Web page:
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I designed an HTML email and I am having the following issues: Fisrt my entire design is based on a blue color so any blue text will not be readable by the reader/user, text has to be white. GMAIL automatically color phone numbers and links blue but the main problem is Microsoft Outlook OWA.

To fix the phone number and link coloring in GMAIL I did the following:

<a style="color: #FFFFFF; 
   text-decoration: none" 
   href="#/">
       <span style="color: #FFFFFF; 
                    text- decoration: none">
           1800-000-0000
       </span>
</a>

This works perfectlt for GMAIL and every where else BUT as I mentioned most of my client uses Outlook or MS OWA (Outlook Web Application).

OWA ignores the color I set in my inline style and makes the link default blue; this only happens when the email is previewed. If you actually open the email all the styles kicks in.

My dilemma is, what should I do? I have already given up hope but this is my last resort. Is there a way to override the link color for Outlook OWA? I have used !IMPORTANT, the FONT tag, NESTING to the 5 degree.

The Problem here is not Outlook but OWA.

Here is a screenshot when I inspect the element in Chrome:

Screenshot of Google Chrome Developer Panel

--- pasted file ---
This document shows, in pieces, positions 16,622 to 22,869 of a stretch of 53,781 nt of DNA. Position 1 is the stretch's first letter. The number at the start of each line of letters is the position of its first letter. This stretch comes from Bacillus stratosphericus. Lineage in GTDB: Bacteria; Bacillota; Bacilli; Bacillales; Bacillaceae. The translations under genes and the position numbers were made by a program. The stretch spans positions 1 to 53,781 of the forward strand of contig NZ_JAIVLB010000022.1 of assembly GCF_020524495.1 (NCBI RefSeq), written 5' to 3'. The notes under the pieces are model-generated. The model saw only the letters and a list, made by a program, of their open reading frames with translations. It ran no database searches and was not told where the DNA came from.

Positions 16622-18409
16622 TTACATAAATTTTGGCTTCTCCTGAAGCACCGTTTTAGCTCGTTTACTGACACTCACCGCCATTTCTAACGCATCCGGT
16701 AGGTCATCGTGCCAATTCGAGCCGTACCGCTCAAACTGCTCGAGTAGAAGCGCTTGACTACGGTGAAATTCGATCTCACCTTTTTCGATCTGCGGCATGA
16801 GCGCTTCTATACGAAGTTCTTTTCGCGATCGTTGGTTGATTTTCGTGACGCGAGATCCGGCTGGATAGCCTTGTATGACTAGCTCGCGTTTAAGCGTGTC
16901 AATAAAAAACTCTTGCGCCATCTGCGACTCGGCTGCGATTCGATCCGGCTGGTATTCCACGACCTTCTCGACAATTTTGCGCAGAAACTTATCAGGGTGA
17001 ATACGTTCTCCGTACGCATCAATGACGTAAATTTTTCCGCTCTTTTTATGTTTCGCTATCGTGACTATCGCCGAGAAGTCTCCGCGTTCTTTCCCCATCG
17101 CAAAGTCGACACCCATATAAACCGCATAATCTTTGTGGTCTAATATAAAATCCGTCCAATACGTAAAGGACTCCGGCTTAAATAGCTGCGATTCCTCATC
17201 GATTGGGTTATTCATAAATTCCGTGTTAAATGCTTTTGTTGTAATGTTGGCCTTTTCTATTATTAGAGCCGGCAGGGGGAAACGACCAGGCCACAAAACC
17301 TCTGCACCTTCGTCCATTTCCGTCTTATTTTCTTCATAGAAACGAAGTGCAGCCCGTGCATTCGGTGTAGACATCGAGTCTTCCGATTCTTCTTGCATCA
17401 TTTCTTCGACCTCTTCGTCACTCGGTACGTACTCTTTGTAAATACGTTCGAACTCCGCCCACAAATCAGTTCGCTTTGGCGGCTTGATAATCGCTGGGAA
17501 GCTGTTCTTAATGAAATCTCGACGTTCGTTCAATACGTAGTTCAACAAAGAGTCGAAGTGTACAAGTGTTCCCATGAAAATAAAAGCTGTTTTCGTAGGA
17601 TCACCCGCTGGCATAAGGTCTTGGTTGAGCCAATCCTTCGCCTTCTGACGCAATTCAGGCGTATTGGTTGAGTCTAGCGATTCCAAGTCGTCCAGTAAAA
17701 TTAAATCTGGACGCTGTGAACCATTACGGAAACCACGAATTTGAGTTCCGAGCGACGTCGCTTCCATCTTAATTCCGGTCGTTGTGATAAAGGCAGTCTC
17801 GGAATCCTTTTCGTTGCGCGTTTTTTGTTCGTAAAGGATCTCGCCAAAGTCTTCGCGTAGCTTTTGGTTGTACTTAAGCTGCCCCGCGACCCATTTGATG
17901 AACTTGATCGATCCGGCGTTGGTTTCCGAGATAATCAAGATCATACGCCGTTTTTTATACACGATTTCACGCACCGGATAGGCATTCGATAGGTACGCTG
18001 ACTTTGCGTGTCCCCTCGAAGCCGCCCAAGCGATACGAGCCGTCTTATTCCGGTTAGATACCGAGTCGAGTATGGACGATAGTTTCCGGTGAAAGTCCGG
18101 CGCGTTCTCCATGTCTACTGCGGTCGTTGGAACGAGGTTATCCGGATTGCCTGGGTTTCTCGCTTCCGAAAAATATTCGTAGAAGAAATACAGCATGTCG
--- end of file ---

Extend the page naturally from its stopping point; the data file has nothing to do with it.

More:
And here is FF:

enter image description here

Any ideas?

Please!

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Have you inspected it in the browser during the state where the style is not applied? With Firebug or Chrome Console, you should be able to determine what's overriding the style you've set. Also, just a wild guess, have you tried a <style>a:link, a:visited, a:hover { color: white; }</style> insert? –  Jared Farrish Aug 19 '12 at 9:26
    
Where would I be putting this style? And no I have not inspected anyting because I was under the impression that even if you knew that, you cannot control it.?? Not sure, just a thought. By the way don't styles get stripped if they are not inline? –  Unaverage Guy Aug 19 '12 at 9:38
    
If you find the style which is overridden, you might be able to override that with an !important addition to your style. Usually I find this a bad practice, but this might be a case where it is a good idea. –  Hidde Aug 19 '12 at 9:41
    
Have you ever tried looking at the codes in there? So I right click o the element in my page and click inspect? Not really seeing anything but I am sure something is there, the code is so long. –  Unaverage Guy Aug 19 '12 at 9:50
    
Can you copy in all the css you see in the 'inspect element' from Google Chrome? –  Hidde Aug 19 '12 at 13:03
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6 Answers

Outlook Web App (OWA) link colors change from inline styles. I have spent a few hours trying to change/fix link colors in OWA where it strips away inline styles for email templates I am creating. I tried various techniques with + tags with no success. Finally found something that seems to work:

      <a href="http://www.somewebsite.com.au/" target="_blank" style="color:#FFFFFF;">White Link</a>

Changed it to:

      <a href="http://www.somewebsite.com.au/" target="_blank" style="color:#FFFFF6;">White Link (almost)</a>

Seems fine so far.

Further testing. I put the slightly off color on the the <td style="color:#FFFFF6;"> then the correct color on the <a href="http://www.somewebsite.com.au/" target="_blank" style="color:#FFFFFF;">